People have been fitting Porsche engines into Volkswagens for years, but Bradley Black’s turbocharged VR6-engined Porsche 993 proves it can work the other way, too…
Feature taken from PVW magazine. Words: Tony Saggu. Photos: Tate Chmiselewski
We know what you’re thinking… and yes, it’s a Porsche… and it’s in PVW. The “World’s Best Selling VW Tuning Magazine” has finally lost the plot, jumped on the hipster bandwagon and gone all craft beer and non fat Mocha latte Frappuccino on us. Sure it’s all VAG and the same suits in Wolfsburg are pulling the strings but really… a Porsche? Don’t they already have magazines packed with ads for expensive watches, personal plates and trendy tobacco for those cars? Hold on to your humidors though, there may be a method to this madness, read on, all is not as it seems at PVW Towers, this promises to be a tale with a twist… with a twist in the tail.
For those of us who still think a man bun is a chip butty with greasy bacon, and are not blessed with a pair of skinny jeans and a beard comb, the car on these pages may need a little introduction. Colonial customiser Bradley Black has bolted together a rather tasty and certainly controversial Porsche 993 – the 1996 vintage machine is no run of the mill Porker though. Those in the know will tell you that the 993 is something very special in the ranks of the Stuttgart stable. The mid to late 90’s variants of the 911 model line are not only the last of the much revered air cooled clan, but are generally reckoned to be among the best effort the company ever put out. For the purist posse owning one is a privilege and cutting one up is… well, just say our man Brad has probably got a band of slightly paunchy, middle aged Rennlist refugees out looking for him. Brad’s not bothered though, “I thought it would make a cool project,” he told us, “something interesting and unique.” Employee at Adaptec Speedware and co-owner of Eurotrash Apparel (along with fiancé Dinah Jean Volante), Black is based in Louisville, Kentucky, a locale that has the distinction for turning out a certain professional pugilist who, like our man’s project “shook up the world.”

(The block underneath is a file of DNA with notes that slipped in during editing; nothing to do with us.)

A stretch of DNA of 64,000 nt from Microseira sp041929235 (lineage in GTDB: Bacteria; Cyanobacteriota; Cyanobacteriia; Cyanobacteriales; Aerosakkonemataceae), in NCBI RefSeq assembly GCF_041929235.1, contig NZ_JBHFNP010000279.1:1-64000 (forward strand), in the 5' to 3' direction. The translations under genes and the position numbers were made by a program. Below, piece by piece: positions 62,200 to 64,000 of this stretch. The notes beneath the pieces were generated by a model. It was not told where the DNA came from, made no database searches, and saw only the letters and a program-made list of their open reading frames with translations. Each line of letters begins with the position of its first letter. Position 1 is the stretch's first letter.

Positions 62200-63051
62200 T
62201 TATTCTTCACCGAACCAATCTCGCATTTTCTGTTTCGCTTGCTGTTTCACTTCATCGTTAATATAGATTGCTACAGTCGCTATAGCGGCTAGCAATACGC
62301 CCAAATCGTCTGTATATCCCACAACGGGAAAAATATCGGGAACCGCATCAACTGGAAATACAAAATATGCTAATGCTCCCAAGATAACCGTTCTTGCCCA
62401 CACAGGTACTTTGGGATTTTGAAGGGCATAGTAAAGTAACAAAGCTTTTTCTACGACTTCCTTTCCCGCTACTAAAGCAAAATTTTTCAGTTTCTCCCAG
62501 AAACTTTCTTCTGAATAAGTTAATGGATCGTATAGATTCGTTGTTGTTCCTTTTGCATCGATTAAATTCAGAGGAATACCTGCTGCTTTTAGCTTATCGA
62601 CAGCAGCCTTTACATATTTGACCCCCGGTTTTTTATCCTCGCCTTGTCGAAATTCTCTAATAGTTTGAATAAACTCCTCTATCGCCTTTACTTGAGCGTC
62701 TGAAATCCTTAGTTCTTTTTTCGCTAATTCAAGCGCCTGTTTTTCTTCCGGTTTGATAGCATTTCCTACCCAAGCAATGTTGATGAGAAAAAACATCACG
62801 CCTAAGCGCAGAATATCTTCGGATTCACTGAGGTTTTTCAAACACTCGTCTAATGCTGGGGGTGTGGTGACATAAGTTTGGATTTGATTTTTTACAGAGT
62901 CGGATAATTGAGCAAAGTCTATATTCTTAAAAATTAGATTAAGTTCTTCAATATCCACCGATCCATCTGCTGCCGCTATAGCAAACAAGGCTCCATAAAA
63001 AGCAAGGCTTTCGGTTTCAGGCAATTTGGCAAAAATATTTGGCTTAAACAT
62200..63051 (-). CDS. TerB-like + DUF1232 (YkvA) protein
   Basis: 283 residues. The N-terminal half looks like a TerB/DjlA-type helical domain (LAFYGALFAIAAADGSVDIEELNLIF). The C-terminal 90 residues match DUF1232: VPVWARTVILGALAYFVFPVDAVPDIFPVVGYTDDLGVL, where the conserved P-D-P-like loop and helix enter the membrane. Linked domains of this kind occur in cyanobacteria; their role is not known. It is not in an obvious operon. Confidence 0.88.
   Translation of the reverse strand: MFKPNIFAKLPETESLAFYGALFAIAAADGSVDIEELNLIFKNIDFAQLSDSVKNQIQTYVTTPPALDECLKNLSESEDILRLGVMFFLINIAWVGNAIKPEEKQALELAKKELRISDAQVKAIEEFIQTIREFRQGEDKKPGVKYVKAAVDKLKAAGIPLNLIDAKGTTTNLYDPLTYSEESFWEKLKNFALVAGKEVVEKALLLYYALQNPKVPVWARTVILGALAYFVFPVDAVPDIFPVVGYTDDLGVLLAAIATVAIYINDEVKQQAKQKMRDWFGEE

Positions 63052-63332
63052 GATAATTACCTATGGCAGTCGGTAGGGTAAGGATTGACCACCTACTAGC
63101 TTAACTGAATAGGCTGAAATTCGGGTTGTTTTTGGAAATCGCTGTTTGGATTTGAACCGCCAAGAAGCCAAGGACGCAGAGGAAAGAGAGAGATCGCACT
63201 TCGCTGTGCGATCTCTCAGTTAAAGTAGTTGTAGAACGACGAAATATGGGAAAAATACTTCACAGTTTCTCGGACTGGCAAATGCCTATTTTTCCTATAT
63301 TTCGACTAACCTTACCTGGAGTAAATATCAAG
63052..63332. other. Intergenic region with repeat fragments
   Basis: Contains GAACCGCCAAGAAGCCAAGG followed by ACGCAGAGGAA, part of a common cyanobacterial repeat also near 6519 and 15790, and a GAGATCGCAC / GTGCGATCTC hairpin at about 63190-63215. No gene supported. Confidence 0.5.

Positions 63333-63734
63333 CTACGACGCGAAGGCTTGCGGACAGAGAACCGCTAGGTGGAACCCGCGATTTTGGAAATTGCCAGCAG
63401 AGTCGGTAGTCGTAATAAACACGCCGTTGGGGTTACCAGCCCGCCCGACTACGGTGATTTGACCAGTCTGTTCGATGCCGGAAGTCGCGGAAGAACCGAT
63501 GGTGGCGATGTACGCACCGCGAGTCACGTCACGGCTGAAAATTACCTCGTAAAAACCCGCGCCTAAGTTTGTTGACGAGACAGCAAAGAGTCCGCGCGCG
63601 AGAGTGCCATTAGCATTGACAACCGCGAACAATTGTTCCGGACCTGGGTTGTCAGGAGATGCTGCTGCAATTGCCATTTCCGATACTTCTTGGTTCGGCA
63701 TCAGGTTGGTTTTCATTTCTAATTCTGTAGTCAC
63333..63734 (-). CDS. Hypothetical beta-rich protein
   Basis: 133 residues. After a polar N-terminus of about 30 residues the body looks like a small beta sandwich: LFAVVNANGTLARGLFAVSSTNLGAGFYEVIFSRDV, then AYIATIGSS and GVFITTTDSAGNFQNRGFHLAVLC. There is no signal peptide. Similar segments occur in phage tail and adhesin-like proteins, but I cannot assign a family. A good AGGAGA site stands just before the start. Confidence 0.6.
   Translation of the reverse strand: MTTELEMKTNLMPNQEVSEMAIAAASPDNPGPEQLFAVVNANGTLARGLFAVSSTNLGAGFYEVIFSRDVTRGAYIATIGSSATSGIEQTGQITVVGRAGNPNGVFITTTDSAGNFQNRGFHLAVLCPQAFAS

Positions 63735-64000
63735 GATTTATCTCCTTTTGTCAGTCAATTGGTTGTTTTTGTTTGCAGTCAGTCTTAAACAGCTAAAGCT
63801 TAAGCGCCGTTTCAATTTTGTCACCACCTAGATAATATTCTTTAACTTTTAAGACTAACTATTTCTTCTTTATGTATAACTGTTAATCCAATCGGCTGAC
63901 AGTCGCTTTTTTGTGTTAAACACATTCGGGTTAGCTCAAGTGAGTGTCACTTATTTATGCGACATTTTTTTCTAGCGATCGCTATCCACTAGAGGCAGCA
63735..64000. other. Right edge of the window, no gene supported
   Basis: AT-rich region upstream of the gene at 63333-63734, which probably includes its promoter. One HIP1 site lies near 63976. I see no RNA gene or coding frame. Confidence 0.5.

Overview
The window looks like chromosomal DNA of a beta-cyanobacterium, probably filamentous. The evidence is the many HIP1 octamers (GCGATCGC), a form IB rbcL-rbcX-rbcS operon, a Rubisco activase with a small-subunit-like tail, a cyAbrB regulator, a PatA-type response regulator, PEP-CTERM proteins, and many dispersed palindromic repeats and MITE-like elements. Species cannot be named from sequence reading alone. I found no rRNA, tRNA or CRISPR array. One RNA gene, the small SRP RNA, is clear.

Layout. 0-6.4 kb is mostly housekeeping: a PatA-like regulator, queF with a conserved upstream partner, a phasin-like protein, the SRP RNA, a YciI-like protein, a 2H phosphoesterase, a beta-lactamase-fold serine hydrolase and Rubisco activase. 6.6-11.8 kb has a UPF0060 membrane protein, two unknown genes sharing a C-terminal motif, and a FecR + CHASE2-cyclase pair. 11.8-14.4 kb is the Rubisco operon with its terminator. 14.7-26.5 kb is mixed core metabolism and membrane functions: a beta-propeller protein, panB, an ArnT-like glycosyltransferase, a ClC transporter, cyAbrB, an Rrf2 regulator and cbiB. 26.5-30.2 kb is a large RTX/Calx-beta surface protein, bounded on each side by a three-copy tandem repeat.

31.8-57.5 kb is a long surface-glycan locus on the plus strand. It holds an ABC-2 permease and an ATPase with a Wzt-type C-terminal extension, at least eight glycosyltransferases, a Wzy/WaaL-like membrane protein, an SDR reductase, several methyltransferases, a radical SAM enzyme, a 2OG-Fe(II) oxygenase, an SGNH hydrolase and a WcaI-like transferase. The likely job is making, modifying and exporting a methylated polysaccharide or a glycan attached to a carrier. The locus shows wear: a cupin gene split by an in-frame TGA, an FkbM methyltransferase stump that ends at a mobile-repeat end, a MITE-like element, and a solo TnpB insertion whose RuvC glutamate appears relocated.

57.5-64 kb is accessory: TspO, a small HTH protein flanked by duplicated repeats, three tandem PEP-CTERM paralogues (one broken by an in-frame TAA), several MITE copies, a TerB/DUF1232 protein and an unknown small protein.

Like a good many Porsche pilots, Brad started his VAG journey tinkering with the firm’s more proletariat products; early water-cooled Volkswagens of various descriptions with, as time went on increasingly exuberant engineering, “My buddy Zuk bought a Mk3 VR6 years ago and hearing that thing at full tilt had me hooked,” he recalled, “I’ve worked through lots of them since including a Mk2 with a turbo VR swap.” Predictably a string of Audis followed with each one more powerful than the last, the whole four ring thing was pushing all the right buttons in the power and style stakes, but there was something still missing. Brad was hankering for something outside the norm, something a little bit different. “I would find myself day dreaming of cramming a VR6 into an air-cooled Beetle and crazy stuff like that,” he told us, “but never really pursued it with other cars eating up my time and money.” Surfing the Web however soon saw dreams becoming plans as Brad began researching the outlandish idea with a little more seriousness, “After researching a bit I realised that they make an adapter plate to run VRs in dune buggies using a few different Porsche transmissions, I figured if I was going to do all that work anyway why not raise the stakes and just build a VR 911.” Finding a project car was fairly easy, you’d be surprised how many unfinished dream Porsches there are littering the Internet. “I found a promising looking ’73 911 with a 930 widebody conversion,” recalled Brad, “The guy was less than upfront about rust issues until after the deal was done though. I wasn’t happy and we needed to make this right. He says he also has a ’91 964 with no engine or trans’ but importantly no rust which would be perfect for this conversion. This chassis houses the beefy G50 trans’ that would be great for a VR6.” The 964 turned out to be a convertible with a less than professionally installed fibreglass hardtop grafted to it, though. “I never really knew what was “off” about it but after seeing a factory hardtop with the rain gutters I couldn’t move forward with it,” explained Brad. “Plans now were to find a wrecked car and see if we could make a deal for the complete roof and graft it on.” While researching roof options Brad stumbled on a liberally mangled 993 within a couple of hundred miles. The car was missing the engine, gearbox and a good many other bits and the front end was smashed pretty good but as a donor car it was perfect. “After talking with the guy it started to make more sense to maybe just fix it, recalled Brad. “Luck would have it that the 964 part numbers are the same as the 993 for the frame rail and lower structure and I already had a car at home with a good front clip. Cut up a cabriolet to save a coupe? I had no issues with it. After striking a deal for the chassis we were on our way with a truck and trailer to pick it up.”